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How to File for Bankruptcy in Florida

If you’re thinking of filing for bankruptcy in Florida you should know that it falls under federal law. But, state laws do come into play when you’re talking about property and what you’re allowed to keep. It’s important to know how these laws work and what they will mean for your bankruptcy case.

We’re going to take a look at the steps you need to take when filing for bankruptcy in Florida, the documents you will need to prepare, as well as whether you should consider Chapter 7 or Chapter 13 bankruptcy.

How do I Know Whether to File for Chapter 7 Bankruptcy or Chapter 13 bankruptcy?

Before you even start gathering documents, you need to determine whether you should file for Chapter 7 bankruptcy or Chapter 13 bankruptcy.

Chapter 7 Bankruptcy

Chapter 7 bankruptcy tends to be the most preferred because the process is quicker and less expensive because you don’t need to pay creditors anything. But, if you have more assets than essential items needed to live, you may end up losing them. Luxury items like a vacation home or expensive vehicle may be lost during the Chapter 7 Bankruptcy process. If you are majorly behind on your regular mortgage or car payments, you could also lose them when you file.

If you decide to file for Chapter 7 Bankruptcy, you need to make sure you qualify. To qualify your family’s gross income has to be lower than the median income for the same size family in Florida.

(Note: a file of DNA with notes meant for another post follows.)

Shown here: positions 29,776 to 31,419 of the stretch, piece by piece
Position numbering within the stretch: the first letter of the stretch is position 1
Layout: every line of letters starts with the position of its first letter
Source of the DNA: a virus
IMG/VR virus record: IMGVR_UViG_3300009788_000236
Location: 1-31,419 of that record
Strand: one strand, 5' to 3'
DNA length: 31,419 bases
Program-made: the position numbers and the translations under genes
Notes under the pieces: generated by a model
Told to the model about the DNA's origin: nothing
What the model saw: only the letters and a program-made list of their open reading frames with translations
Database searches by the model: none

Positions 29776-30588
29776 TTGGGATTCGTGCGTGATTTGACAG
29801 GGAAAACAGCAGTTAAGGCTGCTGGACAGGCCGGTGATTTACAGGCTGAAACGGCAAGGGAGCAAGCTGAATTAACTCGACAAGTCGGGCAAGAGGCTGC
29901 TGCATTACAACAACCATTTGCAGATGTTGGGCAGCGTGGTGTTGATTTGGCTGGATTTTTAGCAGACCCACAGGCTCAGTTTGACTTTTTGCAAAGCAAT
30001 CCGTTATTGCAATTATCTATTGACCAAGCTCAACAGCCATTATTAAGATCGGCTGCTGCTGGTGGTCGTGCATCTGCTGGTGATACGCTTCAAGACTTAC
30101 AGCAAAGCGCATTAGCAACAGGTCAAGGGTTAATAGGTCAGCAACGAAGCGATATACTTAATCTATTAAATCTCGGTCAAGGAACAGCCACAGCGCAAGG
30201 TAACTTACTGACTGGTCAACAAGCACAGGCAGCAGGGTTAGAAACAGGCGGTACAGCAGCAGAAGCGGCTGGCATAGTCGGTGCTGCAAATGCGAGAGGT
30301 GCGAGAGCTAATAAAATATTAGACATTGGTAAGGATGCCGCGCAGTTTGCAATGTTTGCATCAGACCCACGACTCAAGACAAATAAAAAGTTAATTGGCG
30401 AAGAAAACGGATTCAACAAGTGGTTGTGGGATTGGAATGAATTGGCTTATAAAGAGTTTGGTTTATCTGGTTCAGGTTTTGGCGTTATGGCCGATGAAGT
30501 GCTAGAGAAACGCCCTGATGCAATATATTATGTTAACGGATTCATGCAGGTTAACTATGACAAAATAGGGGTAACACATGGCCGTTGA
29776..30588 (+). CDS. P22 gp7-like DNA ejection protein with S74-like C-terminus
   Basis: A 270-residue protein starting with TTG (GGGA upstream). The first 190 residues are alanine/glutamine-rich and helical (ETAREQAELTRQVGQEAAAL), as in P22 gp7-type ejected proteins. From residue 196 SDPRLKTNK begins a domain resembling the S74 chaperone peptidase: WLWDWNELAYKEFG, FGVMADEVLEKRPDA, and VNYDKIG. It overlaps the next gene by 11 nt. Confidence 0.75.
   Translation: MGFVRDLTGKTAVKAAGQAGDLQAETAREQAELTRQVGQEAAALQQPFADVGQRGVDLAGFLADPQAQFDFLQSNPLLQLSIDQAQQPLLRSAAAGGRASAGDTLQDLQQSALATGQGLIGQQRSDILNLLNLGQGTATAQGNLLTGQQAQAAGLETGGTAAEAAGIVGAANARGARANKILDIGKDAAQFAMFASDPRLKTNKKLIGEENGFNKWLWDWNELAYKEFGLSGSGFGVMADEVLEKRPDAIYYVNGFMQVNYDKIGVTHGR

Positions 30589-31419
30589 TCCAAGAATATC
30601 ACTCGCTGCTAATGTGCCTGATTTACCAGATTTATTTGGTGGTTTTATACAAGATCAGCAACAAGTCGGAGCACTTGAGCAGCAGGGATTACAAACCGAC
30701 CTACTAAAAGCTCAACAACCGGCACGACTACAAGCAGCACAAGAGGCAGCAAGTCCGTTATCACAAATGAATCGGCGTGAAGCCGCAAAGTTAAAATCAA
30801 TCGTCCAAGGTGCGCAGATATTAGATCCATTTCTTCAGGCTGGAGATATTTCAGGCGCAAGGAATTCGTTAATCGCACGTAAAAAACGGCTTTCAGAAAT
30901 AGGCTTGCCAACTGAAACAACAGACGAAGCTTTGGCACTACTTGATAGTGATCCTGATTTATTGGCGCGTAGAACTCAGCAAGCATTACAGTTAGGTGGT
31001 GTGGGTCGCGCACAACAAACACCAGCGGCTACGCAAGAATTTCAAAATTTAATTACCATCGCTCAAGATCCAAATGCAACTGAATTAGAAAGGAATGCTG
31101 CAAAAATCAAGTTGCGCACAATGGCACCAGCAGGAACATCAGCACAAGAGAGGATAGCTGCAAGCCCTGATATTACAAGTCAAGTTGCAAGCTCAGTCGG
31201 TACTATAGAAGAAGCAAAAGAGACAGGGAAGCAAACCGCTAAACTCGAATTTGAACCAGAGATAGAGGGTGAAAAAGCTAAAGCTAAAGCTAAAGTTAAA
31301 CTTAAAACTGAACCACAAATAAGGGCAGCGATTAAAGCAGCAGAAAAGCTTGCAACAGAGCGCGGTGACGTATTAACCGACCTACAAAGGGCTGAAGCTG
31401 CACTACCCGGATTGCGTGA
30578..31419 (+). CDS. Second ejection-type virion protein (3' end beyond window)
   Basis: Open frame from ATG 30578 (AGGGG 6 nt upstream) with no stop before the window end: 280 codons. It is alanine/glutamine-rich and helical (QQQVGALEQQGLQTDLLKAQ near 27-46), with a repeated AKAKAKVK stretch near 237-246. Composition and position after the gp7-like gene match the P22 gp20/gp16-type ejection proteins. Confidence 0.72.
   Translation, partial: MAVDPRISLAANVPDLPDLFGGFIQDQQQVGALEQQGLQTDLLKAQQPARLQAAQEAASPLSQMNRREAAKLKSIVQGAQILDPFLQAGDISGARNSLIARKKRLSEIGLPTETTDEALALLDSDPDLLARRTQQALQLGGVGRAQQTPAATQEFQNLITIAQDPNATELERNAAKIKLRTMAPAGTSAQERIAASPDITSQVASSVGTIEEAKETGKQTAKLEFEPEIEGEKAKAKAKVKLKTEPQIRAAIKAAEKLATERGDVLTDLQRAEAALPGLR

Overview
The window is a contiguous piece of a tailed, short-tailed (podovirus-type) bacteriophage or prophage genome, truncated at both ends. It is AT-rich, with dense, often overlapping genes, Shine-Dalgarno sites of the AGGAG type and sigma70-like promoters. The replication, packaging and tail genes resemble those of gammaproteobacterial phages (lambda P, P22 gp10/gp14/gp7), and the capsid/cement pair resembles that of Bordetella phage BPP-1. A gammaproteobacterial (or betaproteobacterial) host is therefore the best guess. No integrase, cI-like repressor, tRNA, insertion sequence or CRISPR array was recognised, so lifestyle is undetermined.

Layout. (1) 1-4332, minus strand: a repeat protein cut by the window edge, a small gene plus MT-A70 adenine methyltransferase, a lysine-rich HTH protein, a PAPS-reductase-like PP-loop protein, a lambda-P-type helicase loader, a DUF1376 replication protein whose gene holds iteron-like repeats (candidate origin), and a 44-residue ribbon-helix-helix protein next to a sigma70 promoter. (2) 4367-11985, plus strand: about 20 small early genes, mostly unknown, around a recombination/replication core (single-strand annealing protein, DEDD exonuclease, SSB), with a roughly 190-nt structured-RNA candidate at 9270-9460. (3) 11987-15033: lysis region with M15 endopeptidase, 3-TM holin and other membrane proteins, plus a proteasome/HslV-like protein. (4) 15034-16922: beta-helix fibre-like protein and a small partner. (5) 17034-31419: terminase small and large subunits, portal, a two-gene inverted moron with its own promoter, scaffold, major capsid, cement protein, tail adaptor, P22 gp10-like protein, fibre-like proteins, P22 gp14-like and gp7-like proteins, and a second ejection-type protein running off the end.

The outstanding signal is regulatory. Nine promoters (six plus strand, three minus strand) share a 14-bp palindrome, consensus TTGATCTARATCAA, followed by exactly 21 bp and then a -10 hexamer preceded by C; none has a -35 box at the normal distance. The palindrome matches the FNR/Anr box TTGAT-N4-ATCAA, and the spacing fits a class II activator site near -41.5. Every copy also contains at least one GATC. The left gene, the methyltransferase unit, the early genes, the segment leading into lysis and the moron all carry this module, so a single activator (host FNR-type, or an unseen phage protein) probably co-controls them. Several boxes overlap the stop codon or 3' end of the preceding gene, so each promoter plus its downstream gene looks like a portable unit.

Chapter 13 Bankruptcy

If you file for Chapter 13 Bankruptcy, plan on paying creditors some or all of what you owe. This is done through a three-to-five-year repayment plan. You are allowed to keep all of your property and can force a creditor into a payment plan if you can’t discharge all of the debts during the bankruptcy process. Filing for Chapter 13 Bankruptcy is more expensive because many people can’t afford the monthly payment. If you can afford the payment, then Chapter 13 Bankruptcy may be more beneficial because you will be allowed to keep all of your property.

To qualify for Chapter 13 bankruptcy, you have to pay the larger of the value of your non-exempt property, your priority nondischargeable debt, or your disposable income. Because this can get very expensive, many people don’t take this route.

What Happens to My Property When I File for Bankruptcy in Florida?

Many people are afraid they will lose everything when they file for bankruptcy. That is not always the case. You can determine which assets you can protect by looking at Florida’s exemption laws. Anything on that list and the federal nonbankruptcy exemption list is yours to keep. Remember, the type of bankruptcy you file will determine what will happen to any nonexempt property.

If you file for Chapter 7 bankruptcy, the trustee assigned to your case will sell any property that isn’t exempt. When filing for Chapter 13 bankruptcy, you keep your property, but you need to pay your creditors through the repayment plan we mentioned earlier.

What Happens to My Debts When I File for Bankruptcy in Florida?